The XRD diffractograms of the DPP:MIF and DPP:PC61BM films are shown in Fig. 5 and show a peak at 2θ = 6.19° and 6.09°, respectively, corresponding to an inter-plane spacing of 14.3 Å and 14.5 Å, respectively, which is characteristic of pure DPP(TBFu)2, as seen in previous studies27,28. The average crystallite size for DPP(TBFu)2 in the annealed DPP(TBFu)2:MIF film, calculated using the Scherrer equation, was 17.9 nm36, which is very similar to what we calculated for DPP(TBFu)2 blended with PC61BM, 17.8 nm. There was, however, a difference in the overall crystallite volume observed between DPP(TBFu)2:MIF and DPP(TBFu)2:PC61BM films, with the latter having a higher volume (Fig. 5). No peaks corresponding to MIF were observed. The similarities observed between the AFM and XRD data of DPP(TBFu)2:MIF and DPP(TBFu)2:PC61BM BHJ films help explain the high hole mobility and JSC observed in optimum DPP(TBFu)2:MIF devices, especially if we consider what was observed by Viterisi et al. for DPP(TBFu)2 blended with DPM fullerene derivatives, for example, where the morphology of the active layer, as well as the crystallinity of DPP(TBFu)2, was significantly affected by the DPM fullerene26.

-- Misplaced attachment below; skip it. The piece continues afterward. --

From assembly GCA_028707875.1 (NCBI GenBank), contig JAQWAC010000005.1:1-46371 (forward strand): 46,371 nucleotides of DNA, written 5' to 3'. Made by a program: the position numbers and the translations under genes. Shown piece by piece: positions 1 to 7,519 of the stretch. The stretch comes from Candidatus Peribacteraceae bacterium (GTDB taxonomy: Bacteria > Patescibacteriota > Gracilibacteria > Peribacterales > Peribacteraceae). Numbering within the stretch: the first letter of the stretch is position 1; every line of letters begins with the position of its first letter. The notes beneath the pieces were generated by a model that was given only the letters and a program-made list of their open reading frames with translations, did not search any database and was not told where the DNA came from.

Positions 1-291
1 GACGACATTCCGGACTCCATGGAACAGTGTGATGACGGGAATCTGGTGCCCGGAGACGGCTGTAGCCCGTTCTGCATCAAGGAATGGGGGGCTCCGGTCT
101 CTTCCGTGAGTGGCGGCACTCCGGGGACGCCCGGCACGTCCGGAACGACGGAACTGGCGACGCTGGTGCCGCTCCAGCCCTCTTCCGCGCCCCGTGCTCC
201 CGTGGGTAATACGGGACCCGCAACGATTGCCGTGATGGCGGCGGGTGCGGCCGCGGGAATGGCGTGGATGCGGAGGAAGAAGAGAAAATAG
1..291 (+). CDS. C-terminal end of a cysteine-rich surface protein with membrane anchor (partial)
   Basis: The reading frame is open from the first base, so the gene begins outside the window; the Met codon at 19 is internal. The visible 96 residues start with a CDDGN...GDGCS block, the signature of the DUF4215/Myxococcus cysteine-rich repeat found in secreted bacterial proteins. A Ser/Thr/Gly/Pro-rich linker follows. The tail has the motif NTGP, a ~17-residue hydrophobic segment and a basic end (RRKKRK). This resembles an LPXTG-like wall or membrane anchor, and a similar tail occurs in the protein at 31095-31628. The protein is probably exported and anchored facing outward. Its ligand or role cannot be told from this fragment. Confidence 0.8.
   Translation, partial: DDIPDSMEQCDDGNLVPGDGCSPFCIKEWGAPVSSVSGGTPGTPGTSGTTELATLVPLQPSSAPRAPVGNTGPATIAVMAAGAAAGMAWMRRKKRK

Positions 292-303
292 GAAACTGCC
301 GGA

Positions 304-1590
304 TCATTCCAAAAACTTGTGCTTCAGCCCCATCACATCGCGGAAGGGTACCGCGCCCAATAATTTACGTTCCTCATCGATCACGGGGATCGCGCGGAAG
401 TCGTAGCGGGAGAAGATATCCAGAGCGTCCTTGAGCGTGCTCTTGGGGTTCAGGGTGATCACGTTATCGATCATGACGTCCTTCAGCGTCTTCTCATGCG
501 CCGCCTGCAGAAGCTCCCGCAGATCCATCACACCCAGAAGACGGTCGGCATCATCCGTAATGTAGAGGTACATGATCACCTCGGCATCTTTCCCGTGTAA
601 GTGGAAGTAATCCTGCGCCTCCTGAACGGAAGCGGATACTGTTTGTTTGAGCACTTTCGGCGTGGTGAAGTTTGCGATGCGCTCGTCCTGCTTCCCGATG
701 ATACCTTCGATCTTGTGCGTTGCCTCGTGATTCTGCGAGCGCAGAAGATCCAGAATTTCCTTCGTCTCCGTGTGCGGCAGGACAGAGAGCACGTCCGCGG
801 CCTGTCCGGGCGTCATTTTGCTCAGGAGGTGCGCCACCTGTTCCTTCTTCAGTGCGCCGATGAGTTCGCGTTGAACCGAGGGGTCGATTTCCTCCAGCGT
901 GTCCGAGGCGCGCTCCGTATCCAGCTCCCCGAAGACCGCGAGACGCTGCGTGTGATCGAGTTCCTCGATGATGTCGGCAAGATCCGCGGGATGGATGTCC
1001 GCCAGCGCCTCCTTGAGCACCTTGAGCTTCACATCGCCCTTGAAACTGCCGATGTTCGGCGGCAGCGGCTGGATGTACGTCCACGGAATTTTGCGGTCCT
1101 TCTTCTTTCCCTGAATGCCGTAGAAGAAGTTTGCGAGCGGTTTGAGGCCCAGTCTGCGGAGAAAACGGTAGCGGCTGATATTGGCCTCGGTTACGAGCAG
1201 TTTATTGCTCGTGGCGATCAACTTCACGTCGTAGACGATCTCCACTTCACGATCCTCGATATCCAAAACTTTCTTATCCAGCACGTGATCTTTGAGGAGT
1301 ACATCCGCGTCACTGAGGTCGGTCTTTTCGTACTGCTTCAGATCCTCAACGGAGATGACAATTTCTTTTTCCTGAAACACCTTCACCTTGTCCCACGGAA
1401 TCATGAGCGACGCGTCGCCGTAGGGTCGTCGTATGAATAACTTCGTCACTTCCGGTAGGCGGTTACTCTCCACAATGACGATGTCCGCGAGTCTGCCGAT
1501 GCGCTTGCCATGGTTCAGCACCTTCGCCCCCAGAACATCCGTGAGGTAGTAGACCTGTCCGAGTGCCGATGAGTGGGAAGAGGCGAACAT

Putting these results into the perspective of previous reports of polymer:fullerene OSCs, very few fullerenes, in particular fullerenes with higher lying LUMO levels, seem to work well with polymers having a lower band-gap than P3HT. The LUMO and HOMO offsets may indeed explain some of the poorer performances observed but the miscibility between donor and acceptor and crystalline properties (both individual and collective) are also key factors that define the device performance. Many efficient low-bandgap polymers for example form amorphous domains, which may prevent optimum charge transport, as already suggested by Faist et al.21 DPP(TBFu)2 has a lower band-gap than P3HT and lower lying frontier molecular orbitals yet still maintains high JSC when MIF is the acceptor, meaning that energetic offsets between HOMO-HOMO and LUMO-LUMO levels at the donor-acceptor interface must be sufficiently large so as not to affect charge separation. The domain size of DPP(TBFu)2 must also be close to optimum in these devices to allow a high number of excitons to reach the D-A interface and indeed seems to be, with the average crystallite size being almost identical to that of DPP(TBFu)2:PC61BM devices. The total crystalline volume of the donor is, however, lower in DPP(TBFu)2:MIF active layers, which may explain the slight decrease in JSC. Furthermore, the AFM topography images show good intermixing of DPP(TBFu)2 and MIF and is again similar to what we observe for DPP(TBFu)2:PC61BM. Moving on from this study, it will be interesting to expand the application of MIF with other low bandgap small molecule and polymeric donors in order to gain a deeper understanding of the key factors that define high performance donor:fullerene BHJ solar cells.